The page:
It was around this time last year that I came back from one of the most life changing trips of my life: without much planning, I lived and worked in Taipei, Taiwan – and I’m just a regular Canadian dude. Now before we dive in, let me iron out a few things. AND as a disclaimer, this is a slightly longer post than usual.
Many people have been asking me for advice about working abroad and even just traveling, so I thought it would be appropriate to write a straight forward post that highlights my experience of working and living in Asia. I am by no means a travel expert, but through a bit of adventurous curiosity and spontaneous decision-making, I went from from a being-scared-to-travel-on-my-own-Canadian-boy, to a wanting-to-travel-the-world-dude (yes, I may have caught the clichéd travel bug). It’s also worth mentioning that I have traveled before with family and friends, but being on your own is something of it’s own and it really allows you learn more about yourself in so many ways. I have to also add that my trip would not have been the same without the support and encouragement from Julie Yeh (you the real MVP!).
As with most travel and work experiences, there are sometimes more cons than pros, but your perspective slowly changes as you begin to appreciate the lessons that you learn from every single thing that you go through. You will get upset, frustrated and feel like none of it is worth the effort at times, but in retrospect, now I thank my past self for everything the way that I did – with no regrets. Finally, in case any of you were thinking about doing something similar, I hope this post helps you make up your mind or simply gives you a bit of insight on what it’s like to do what I did. And do not hesitate to reach out if you any follow up questions or comments!
Where it all Started: Hong Kong
I had always been curious about visiting Asia specifically. Having been fascinated by the numerous diverse cultures while growing up, it was super exciting to finally give it a shot. After graduating university in the summer of 2015, I was working full-time at a construction company. It was rather mundane, but it was a means to an end, as it paid well and kept me busy – but I quickly realized that I wanted more out of life. I quit the job in the fall and booked my one-way flight to Hong Kong with the intention of staying for a few weeks and then visiting a few other countries nearby (I found super cheap flights via www.skyscanner.ca). If you don’t know already, it’s super cheap to travel between cities in that region. I had booked a few cheap Airbnbs and done a bit of planning for Hong Kong and my following destination, Taipei, but I had no intention of staying there long term.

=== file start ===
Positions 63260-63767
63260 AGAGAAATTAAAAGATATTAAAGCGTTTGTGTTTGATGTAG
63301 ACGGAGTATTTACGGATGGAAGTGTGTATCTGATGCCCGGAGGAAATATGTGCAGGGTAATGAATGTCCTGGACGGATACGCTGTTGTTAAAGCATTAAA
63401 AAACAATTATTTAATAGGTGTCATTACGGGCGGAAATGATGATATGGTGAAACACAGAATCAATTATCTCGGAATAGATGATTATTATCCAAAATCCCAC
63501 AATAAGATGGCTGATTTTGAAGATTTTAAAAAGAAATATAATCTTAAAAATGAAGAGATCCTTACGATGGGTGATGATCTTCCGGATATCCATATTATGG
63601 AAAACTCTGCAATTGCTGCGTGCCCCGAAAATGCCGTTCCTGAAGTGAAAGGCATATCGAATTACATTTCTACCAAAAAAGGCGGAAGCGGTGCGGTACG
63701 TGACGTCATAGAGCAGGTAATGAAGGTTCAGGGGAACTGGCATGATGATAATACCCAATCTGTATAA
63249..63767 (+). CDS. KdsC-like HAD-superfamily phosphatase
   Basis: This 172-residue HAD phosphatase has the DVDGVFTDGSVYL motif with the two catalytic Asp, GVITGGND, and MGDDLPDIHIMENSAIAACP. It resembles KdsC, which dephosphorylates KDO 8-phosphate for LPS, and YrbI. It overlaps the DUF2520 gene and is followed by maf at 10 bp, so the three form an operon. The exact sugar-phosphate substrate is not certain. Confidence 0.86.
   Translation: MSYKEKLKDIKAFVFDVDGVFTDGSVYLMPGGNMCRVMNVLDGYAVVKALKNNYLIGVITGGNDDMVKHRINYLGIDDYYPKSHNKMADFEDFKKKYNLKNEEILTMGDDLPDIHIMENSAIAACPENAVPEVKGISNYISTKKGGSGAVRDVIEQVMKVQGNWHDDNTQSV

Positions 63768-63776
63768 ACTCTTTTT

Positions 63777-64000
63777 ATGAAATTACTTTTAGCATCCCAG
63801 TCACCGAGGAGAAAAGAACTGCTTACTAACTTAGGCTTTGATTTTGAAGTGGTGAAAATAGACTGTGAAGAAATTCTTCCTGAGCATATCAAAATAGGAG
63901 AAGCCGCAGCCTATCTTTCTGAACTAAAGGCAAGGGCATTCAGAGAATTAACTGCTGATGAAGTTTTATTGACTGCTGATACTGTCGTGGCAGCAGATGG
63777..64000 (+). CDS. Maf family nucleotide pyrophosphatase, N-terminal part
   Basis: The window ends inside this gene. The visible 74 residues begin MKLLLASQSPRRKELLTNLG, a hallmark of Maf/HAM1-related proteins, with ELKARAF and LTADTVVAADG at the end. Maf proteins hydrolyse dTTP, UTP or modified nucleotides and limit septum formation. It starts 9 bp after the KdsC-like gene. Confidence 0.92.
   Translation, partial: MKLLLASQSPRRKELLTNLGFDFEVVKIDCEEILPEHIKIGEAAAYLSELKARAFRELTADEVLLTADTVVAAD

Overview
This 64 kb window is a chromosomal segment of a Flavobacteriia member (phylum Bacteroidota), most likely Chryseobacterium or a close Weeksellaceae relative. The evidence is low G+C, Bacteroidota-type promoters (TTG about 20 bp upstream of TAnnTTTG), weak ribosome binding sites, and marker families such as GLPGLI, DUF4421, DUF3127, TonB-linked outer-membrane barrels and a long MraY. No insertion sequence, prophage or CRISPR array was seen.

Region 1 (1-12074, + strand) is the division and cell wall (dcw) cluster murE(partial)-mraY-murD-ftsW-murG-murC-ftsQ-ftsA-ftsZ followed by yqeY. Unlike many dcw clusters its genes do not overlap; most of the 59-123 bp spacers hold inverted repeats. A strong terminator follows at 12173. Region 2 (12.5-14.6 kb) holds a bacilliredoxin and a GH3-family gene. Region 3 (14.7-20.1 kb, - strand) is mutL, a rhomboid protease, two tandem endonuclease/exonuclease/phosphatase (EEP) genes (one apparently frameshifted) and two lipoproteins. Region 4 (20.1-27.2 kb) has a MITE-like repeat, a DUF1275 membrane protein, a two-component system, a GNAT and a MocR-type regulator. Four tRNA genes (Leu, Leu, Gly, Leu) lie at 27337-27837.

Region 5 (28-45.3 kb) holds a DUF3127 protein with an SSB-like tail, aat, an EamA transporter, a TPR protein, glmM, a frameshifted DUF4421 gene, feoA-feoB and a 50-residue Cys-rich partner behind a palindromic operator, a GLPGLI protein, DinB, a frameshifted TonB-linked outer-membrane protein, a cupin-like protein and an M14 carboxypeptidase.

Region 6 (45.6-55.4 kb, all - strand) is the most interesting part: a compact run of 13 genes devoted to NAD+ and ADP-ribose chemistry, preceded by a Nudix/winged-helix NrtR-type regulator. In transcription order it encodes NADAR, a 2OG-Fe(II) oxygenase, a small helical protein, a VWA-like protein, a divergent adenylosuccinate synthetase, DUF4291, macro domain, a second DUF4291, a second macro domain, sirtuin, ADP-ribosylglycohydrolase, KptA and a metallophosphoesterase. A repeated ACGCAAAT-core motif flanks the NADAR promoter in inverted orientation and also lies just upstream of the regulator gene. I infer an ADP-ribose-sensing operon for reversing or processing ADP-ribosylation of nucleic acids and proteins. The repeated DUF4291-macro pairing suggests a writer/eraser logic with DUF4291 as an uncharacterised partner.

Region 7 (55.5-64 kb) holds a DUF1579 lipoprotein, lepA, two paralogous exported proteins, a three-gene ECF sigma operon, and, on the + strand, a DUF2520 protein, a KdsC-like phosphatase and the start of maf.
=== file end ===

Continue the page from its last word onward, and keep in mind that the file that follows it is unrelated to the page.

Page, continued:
Hong Kong was an amazing experience, and it was actually the perfect place to go to ease my way into the Asia experience, since it’s actually fairly westernized and there are a lot of expats there. So in short, you can get by with just English. Another thing I have to add: I had a flight booked to Shanghai from Taipei later in the year, but I did not have a Chinese visa (due to my potato level planning), so I had to get that in my short time in Hong Kong (since that’s also one of the few places in Asia where there is a Chinese embassy. I recommend that you get that before you leave for Asia if you plan on going to China, here’s the link for my Toronto peeps). I managed to get it in time, just a day before my flight to Taiwan. Phew!
The Ins and Outs of my Work Adventure
I wanted to outline my overall experience in China, but I thought I’d save that for another time since my main focus of this post is Taiwan – and honestly this post will go on forever if I delve into even more detail.
So I arrived in Taipei at around 3 in the morning. Using the little bit of broken Mandarin I knew, I managed to hail a cab from Taoyuan airport all the way to the apartment I was staying in, located in Neihu, which is a suburb within Taipei. I was amazed at how late everything opened. I walked into a family mart and a 7/11 immediately and began grabbing things off of shelves left and right. There were more snack and food options than I had imagined – and I couldn’t contain my excitement. The convenience stores there are literally convenience stores – there’s just about everything. You can use wifi, get a meal, photocopy or print, and even buy movie tickets. My trip was off to a great start!